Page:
How to Avoid Jack-knifing Your Trailer

Jack-knifing your trailer is something you need to avoid as a truck driver, whether you’re slowly backing up or driving down the highway at a high rate of speed. Even if you’re moving slowly, you can still cause damage to your equipment—and if you’re on the highway, you can cause a major collision.

What is jack-knifing?

The term “jack-knifing” might come from the way the blades on a Swiss Army Knife rotate. Just like you’d guess, a pocket knife is made to swivel like that, but trucks and trailers aren’t.

There are two ways that a trailer jack-knifes:

  • Driving: a trailer might jack-knife when it skids. If mishandled, momentum will keep pushing the trailer forwards, while the truck will swing back towards the trailer. If your truck and trailer form an angle of 15 degrees or higher, you no longer have control of it. Chances of regaining control are slim at this point. Avoid this.
  • Backing: continuing to back when your trailer is at an angle from your truck can cause it to jack-knife. (This is one of the reasons that we put a lot of emphasis on safe backing in our classes.) To avoid this, you need to keep a cool head when backing and never allow your truck and trailer to get near a 90 degree angle. Always keep to the “S” formation and always keep your wheel rolling, never skidding or pushing.

How to Avoid Jack-knifing While Driving

1) Always know where all of your wheels are.

2) Make sure that your brakes are evenly set up on each side of the axles during your pre-trip inspection.

3) Any time you touch ANY brake, check your trailer to see whether it’s pulling left or right.

4) Avoid using your trailer spike (or trailer hand-valve, or Jake Brake) when you’re in the mud, on wet/icy/slippery roads, or travelling at a higher rate of speed.

5) Your trailer spike should only be used for braking in emergency situations on the road. On and off. Never hold it. Never use it for parking.

6) Make sure that you trust your driving and your ability to handle emergency situations should they arise. Make sure to find a good driving school in your area and get enough in-truck training that you feel confident handling your vehicle.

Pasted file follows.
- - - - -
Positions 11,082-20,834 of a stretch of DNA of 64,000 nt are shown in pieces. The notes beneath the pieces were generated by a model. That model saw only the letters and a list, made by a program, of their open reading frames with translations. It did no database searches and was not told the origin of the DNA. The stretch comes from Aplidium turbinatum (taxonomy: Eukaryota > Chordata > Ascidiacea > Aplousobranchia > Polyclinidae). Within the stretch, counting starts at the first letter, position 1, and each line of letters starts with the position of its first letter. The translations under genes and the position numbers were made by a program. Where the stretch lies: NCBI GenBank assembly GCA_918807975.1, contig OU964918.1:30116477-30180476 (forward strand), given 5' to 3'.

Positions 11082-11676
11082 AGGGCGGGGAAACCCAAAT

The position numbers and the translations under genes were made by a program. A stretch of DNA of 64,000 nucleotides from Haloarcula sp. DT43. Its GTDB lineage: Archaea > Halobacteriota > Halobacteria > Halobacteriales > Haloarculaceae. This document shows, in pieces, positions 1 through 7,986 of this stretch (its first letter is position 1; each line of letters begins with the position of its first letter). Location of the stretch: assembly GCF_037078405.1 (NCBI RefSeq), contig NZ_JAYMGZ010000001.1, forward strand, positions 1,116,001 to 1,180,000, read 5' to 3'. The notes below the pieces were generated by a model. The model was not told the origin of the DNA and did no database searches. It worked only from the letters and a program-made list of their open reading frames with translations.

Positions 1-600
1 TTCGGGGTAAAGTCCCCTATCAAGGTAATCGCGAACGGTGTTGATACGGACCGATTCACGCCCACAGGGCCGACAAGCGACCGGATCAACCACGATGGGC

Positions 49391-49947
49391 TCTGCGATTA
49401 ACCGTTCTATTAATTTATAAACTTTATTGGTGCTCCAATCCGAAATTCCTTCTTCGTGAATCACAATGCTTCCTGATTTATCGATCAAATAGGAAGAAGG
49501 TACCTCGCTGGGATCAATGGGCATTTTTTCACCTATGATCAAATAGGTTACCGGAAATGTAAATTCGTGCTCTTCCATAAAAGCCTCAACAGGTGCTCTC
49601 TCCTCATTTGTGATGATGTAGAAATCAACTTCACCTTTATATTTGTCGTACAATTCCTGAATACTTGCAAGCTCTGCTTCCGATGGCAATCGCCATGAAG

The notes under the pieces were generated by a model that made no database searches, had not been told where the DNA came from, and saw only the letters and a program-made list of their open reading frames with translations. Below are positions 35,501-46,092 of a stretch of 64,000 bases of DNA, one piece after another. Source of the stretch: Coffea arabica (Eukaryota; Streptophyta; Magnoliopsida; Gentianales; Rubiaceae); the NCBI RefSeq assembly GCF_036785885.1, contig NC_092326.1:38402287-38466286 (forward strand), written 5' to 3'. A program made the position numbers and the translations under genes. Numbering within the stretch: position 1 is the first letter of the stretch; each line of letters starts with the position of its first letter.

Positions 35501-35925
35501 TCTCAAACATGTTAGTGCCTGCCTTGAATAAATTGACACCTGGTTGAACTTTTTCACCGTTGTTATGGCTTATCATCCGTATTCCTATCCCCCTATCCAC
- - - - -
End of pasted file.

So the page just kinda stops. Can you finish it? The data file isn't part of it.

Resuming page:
When to Use Your Trailer Spike

Your trailer spike MIGHT help to straighten you out in certain situations, but only when you’re:

  • Travelling at a lower rate of speed
  • At less than a 15 degree angle
  • All your brakes are evenly adjusted

If this was the case, if the trailer started to veer out of your lane, you could:

  • Pull on the trailer spike, then let go
  • The trailer spike will activate the service brakes on the trailer (and only the trailer)
  • The trailer will slow down, relative to the truck, and should straighten out

Do you have a question about handling your vehicle in an emergency situation, or truck driving in general? Please feel free to leave a comment below or send us an email. You can also sign up for one of our courses here.

likelike
likedislike
Posted by: administrator ON Sun, April 5, 2015 at 7:30:00 am MDT    Comments (0)
RSS
No Comments.
Add Comment
*Name:
Url:     http://
*Comments:
*Verify:
verify
* Required Fields

Find Us on Social Media:

Please Note

* Students must be at least 18 years of age and hold a minimum (valid) Alberta Class 5 (non GDL) driver's licence.

* Knowledge Exam required PRIOR to in-vehicle training or testing

* Medical Exam required before Class 1 licence will be granted

* Road tests = Examination Fees (knowledge and/or road) + hours of truck rental

* Book ahead with a group and receive a discount

Location

CLICK HERE FOR THE MAP

AB RoadSafe Safety and Driver Training

26526 TWP Rd 543

Sturgeon County, Alberta

(780) 668-9799

corri@abroadsafe.com